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I look at Breonna Taylor and see myself

Every day that Louisville fails to arrest those officers, they devalue my life and others like me

I can’t stop thinking about Breonna Taylor. Like her, I love well-coordinated outfits, saucy red lipstick and big hoop earrings. Her round, brown sugar face with her strong eyes dressed in lashes sticks in my mind, even as I try to tuck her image away, as if to close a jewelry box.

She had big dreams, her mama, Tamika Palmer, said. “Breonna had her head on straight.” Palmer used the common language of proud Black Southern mamas and aunties. That’s what my mama and aunties said about me, too.

On March 13, Taylor, an emergency medical technician, was shot to death in her apartment by Louisville, Kentucky, police executing a no-knock warrant as part of a drug investigation that allowed them to enter without warning or identifying themselves. Taylor and her boyfriend, Kenneth Walker, were awakened by a loud banging and Walker, a licensed gun owner, fired as the men forced their way inside. The cops responded with 10 shots, eight of which hit Taylor. No drugs were found.

Tamika Palmer, mother of Breonna Taylor, is seen during a vigil for her daughter on June 6 in Louisville, Kentucky.

Brett Carlsen/Getty Images

Taylor lived an hour away from my hometown of Lexington, Kentucky, and looking through her timeline, her tweets could’ve been mine. She was “Staying Afloat!” according to her Twitter bio. In my 20s, as a first-generation college graduate, I, too, was just trying to stay afloat. Like Taylor, I was a Black girl trying to “stay true to herself regardless.” Black women in the South are taught to be modest. But Taylor, who called herself “PrettyN_Paidd” on Twitter, was having a tug of war with modesty, wanting to “brag so bad just one time but my humbleness won’t allow me … just ain’t me.”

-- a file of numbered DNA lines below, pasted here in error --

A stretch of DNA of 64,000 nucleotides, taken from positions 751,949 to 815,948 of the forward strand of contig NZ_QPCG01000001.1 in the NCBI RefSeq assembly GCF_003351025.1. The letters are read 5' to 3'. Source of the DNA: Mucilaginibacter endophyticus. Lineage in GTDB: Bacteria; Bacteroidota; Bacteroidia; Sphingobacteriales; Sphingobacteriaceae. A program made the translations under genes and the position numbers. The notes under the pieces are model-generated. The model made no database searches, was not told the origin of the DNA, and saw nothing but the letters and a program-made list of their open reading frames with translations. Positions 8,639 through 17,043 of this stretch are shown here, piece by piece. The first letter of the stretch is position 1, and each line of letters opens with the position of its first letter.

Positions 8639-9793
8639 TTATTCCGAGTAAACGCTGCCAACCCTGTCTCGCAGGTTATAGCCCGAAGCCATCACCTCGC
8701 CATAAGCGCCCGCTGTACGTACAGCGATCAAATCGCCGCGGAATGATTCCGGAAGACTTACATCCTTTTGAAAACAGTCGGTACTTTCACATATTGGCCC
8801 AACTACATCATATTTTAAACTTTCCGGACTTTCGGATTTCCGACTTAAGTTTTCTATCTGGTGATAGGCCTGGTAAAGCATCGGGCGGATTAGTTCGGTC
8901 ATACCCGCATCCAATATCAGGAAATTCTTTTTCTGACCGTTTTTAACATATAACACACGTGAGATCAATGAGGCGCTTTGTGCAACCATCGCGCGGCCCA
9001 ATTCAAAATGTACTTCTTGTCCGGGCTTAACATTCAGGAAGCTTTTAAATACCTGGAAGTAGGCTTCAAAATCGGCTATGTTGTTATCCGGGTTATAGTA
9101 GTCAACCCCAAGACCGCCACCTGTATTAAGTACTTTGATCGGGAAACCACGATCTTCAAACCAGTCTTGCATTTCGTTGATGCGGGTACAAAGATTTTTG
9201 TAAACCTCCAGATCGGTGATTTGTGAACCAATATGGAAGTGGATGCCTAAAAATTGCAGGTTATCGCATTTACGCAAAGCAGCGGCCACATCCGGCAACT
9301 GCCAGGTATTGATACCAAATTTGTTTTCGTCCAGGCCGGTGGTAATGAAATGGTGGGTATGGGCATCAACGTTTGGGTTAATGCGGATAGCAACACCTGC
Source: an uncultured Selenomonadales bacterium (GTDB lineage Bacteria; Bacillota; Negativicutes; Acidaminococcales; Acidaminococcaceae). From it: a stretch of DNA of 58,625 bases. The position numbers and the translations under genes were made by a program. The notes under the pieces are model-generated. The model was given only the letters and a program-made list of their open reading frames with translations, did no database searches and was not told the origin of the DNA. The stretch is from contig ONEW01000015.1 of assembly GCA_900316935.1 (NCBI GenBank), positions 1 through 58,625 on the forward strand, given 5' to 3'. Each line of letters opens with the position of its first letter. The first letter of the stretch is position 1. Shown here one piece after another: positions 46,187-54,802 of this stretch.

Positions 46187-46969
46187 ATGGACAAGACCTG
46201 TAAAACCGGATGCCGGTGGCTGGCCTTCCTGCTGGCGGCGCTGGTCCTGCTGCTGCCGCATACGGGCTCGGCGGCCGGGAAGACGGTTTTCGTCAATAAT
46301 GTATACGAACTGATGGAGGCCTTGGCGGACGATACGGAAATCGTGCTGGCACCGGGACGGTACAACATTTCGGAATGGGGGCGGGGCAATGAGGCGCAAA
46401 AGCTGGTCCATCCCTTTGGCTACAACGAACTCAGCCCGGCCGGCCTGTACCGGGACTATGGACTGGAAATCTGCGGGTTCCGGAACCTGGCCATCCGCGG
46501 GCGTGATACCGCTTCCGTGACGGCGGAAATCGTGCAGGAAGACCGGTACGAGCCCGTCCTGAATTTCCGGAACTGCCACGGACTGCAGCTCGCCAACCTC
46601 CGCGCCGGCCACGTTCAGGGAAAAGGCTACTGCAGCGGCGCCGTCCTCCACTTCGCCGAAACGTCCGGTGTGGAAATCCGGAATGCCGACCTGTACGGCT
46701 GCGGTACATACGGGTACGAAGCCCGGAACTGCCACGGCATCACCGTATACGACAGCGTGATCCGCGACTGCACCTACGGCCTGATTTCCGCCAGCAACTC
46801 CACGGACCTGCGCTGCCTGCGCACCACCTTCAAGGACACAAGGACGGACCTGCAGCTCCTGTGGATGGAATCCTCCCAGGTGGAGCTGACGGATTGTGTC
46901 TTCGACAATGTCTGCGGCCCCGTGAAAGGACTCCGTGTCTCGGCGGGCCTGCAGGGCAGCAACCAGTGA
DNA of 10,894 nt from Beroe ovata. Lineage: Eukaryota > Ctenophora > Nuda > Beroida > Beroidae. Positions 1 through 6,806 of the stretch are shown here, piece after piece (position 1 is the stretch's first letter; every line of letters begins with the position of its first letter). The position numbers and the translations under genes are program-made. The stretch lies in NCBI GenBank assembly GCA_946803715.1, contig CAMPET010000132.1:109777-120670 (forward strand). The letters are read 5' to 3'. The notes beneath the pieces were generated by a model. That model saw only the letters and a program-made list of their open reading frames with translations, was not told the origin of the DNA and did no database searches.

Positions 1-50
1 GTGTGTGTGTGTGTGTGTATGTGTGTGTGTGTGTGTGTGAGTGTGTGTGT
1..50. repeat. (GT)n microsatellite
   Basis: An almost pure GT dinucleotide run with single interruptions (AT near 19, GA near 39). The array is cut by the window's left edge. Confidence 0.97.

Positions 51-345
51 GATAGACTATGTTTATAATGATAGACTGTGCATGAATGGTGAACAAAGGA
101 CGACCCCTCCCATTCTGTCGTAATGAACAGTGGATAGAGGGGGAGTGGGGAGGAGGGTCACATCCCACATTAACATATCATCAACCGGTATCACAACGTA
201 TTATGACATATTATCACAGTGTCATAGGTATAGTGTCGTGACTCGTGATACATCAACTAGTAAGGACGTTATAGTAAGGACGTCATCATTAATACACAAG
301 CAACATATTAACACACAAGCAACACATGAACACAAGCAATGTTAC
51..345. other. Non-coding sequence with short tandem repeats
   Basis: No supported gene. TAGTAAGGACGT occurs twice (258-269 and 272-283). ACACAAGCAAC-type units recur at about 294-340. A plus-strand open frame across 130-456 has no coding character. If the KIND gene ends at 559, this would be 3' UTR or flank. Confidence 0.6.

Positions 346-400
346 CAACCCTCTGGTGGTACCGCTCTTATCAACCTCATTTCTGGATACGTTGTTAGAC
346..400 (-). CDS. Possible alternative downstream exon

And Taylor was trying to be cautious when it came to how she let men treat her or who she dealt with, which is important when you got “lil sisters and cousins looking up to ya.”

I’m the oldest of five children and I know my sisters and cousins look up to me. My youngest sister, Ebony, was born a year before Taylor. As I scanned the photos from Taylor’s apartment, two things in her bedroom reminded me of my other sister, Shay. The first was Taylor’s hot pink and black iron, because my sister loves a hard crease in her clothes. Second, were the aphorisms glittering in black and metallic gold letters on Taylor’s wall telling her to “pray more.” My sister has quotes throughout her house asking God to bless her home.

I’ve tried to set a good example for my sisters, but I wasn’t always cautious when it came to men, a necessary wisdom Taylor emphasized herself on Twitter. After college, I left Kentucky to move to New York City, and my first few years were tough. I was a freelancer in my mid-20s, making $10 an hour and struggling to get by. A friend from college would send me money when I was short.

“You helped me when I was down,” he would say over the phone, after confirming he had sent me money through Western Union.

But I felt terrible, because I was accepting drug money. He sold crack, the same drug my mama has been addicted to on and off since I was in elementary school. A drug so powerful it robbed me and my siblings of a childhood with her leading the family. One day when I was back visiting family in Kentucky, my friend picked me up and we drove to his apartment. As we reminisced about college, I opened his glove compartment and a gun stared back at me. We never talked about it. But I knew why he had it.